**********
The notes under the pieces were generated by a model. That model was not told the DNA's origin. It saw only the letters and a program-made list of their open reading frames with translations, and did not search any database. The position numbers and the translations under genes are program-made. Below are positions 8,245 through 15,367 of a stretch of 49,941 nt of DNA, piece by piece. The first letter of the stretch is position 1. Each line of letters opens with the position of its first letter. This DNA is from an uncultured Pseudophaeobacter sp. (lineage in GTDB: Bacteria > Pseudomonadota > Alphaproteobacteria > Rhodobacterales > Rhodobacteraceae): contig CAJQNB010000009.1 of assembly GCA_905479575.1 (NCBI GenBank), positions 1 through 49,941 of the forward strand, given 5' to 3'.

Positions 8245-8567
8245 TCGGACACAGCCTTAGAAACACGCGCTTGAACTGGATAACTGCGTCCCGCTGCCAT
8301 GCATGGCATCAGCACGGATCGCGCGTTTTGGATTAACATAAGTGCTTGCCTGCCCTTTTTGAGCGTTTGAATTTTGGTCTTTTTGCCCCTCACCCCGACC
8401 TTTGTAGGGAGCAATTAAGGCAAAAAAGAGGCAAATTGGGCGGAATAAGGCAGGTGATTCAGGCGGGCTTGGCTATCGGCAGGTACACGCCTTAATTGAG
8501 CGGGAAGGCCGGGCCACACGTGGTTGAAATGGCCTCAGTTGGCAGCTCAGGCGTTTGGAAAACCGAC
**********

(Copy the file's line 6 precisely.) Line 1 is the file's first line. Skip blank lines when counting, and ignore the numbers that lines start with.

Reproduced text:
8501 CGGGAAGGCCGGGCCACACGTGGTTGAAATGGCCTCAGTTGGCAGCTCAGGCGTTTGGAAAACCGAC